In a cranial to caudal fashion


What is alantois

It plays a role in blood vessel development in the connecting stalk


What happens before the formation of notochord

Notochord plate forms


When are the body axes established

The establishment of body axes occur right before gastrulation


What is anterior and posterior

Anterior is head, posterior is tail


How does the anterior-posterior axis develops

First we will talk about the formation of head region. It is formed by the cells in the anterior region called the Anterior Epiblast cells. These express genes responsible for the formation of head region and this also avoids formation of primitive streak in the head region.

The cranial end of the embryo is established before gastrulation.

Primitive node is responsible for maintaining the primitive streak which by the help of transforming growth factor beta family specializes the caudal portion.
The node secretes goosecoid, chordin, noggin, follistatin and nodal.


How is the dorsal and ventral axis established.

Define this axis in the embryo first.

Dorsal is towards the neural tube and ventral is towards the notochord.

Bone Morphogenic Protein 4 (BMP4) ventralizes the Mesoderm (Intermediate and Lateral Plate Mesoderm).

Chordin (activated by Goosecoid), noggin, follistatin (secreted by node) antagonizes the BMP4 so it results in dorsalizing the cranial mesoderm forming the notochord and paraxial mesoderm.


Further details on what is the role of dorsal-ventral axis

The establishment of dorsal and ventral axis results in the formation of notochord. Notochord later secretes dorsalizing factors (chordin, noggin, follistatin).

Brachyury gene expressed in the node, prenotochordal and notochordal cells dorsalizes embryo in the middle and caudal region.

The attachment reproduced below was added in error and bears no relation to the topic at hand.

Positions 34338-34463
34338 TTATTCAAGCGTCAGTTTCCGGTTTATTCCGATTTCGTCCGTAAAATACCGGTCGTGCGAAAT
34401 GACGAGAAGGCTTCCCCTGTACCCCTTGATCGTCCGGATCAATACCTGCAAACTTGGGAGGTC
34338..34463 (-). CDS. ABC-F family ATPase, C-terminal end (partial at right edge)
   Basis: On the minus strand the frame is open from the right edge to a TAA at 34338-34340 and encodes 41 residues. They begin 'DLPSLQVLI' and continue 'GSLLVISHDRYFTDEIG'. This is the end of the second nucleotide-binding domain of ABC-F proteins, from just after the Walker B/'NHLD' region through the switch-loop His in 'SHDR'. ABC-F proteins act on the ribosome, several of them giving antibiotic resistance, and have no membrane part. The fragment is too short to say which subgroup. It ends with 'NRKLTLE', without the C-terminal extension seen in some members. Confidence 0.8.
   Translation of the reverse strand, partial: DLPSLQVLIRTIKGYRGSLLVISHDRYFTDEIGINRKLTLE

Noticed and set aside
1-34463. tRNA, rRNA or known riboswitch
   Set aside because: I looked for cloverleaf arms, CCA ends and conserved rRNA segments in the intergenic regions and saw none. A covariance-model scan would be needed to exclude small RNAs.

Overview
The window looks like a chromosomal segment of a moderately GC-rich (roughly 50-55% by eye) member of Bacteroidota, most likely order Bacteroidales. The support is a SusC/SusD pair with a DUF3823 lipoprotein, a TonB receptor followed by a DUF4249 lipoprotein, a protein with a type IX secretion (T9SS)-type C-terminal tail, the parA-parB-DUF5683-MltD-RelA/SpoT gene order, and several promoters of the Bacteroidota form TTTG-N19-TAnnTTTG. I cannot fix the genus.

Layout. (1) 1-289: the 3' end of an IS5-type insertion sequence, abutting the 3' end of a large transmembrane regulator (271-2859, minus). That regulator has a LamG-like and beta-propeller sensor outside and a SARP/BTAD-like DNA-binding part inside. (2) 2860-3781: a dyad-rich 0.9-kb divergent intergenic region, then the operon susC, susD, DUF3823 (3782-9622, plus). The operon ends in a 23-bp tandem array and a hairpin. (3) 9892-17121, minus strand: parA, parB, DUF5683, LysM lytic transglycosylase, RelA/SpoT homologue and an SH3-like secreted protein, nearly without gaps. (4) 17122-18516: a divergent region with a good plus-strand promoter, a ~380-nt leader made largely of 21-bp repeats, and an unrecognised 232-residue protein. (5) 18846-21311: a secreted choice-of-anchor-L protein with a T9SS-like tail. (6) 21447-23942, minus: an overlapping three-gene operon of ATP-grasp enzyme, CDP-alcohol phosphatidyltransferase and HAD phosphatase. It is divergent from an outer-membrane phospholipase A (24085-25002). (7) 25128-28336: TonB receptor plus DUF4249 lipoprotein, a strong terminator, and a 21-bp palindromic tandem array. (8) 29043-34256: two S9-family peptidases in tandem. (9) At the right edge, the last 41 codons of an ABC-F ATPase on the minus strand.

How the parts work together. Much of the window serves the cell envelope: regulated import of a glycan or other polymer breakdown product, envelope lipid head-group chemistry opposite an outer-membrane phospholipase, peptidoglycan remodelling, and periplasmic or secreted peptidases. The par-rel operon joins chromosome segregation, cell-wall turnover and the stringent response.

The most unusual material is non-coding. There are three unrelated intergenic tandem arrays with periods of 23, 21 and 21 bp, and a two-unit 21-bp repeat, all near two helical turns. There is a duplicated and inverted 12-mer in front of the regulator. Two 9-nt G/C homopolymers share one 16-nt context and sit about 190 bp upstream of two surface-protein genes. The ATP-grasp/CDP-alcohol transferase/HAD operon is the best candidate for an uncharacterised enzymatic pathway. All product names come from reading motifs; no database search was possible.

So dorsalization of the head happens first.


Any pathologies relating to ventral-dorsal axis?

Goosecoid regulates head development, under or over expression can lead to pathology that of cojoined twins.

Chordin is activated by Goosecoid.


Function of Brachyury gene

It is important in migration of the cells through the primitive streak and dorsalizing the caudal region.


Pathology associated to brachyury gene

Caudal dysgenesis or Sirenomelia. There is shortening of embryo leading to caudal region malformation by fusion of the limb buds.


How do you establish the left and right axis

The primitive node secretes FGF8 (fibroblast growth factor 8) on the left, that activates nodal that causes left sidedness. It is absence of FGF8 that causes the right side to develop. Sonic Hedge Hog suppresses the left sided genes on the right side.

The left and right side are formed with respect to the notochord.

Also ciliated cells play an important role in the left-right axis formation.
These ciliated cells rotate and establish flow patterns.


Describe the progress of gastrulation along the body of the embryo

Gastrulation occurs cephalocaudally which means it occurs first in the cephalic region and then it starts later in the caudal region. . Primitive streak regresses from the middle to the caudal region

Embryonic disc expands (I think they are talking about the head) as cells continuously migrate from the primitive streak to the cranial region.


What are teratogenic insults

Hypersensitivity to teratogenesis, begins on the 3rd week. The associated pathologies are:
1. Holoprosencephaly - craniofacial defects due to the consumption of high amounts of alcohol.
2. Caudal dysgenesis (sirenomelia)
3. Situs Inversus - Transposition of viscera in thorax and abdomen


Tumors associated with gastrulation

Sacrococcygeal Teratoma which arises due to remnants of the primitive streak. These usually are not malignant.


Types of villi, when do they form and what are their structures

Primary - 2 cell thick (cyto and syncyteo)
Secondary - primary structure + mesoderm core
Tertiary - secondary structure + blood vessels but there is depletion of cyto layer.

These form at the end of 3 weeks.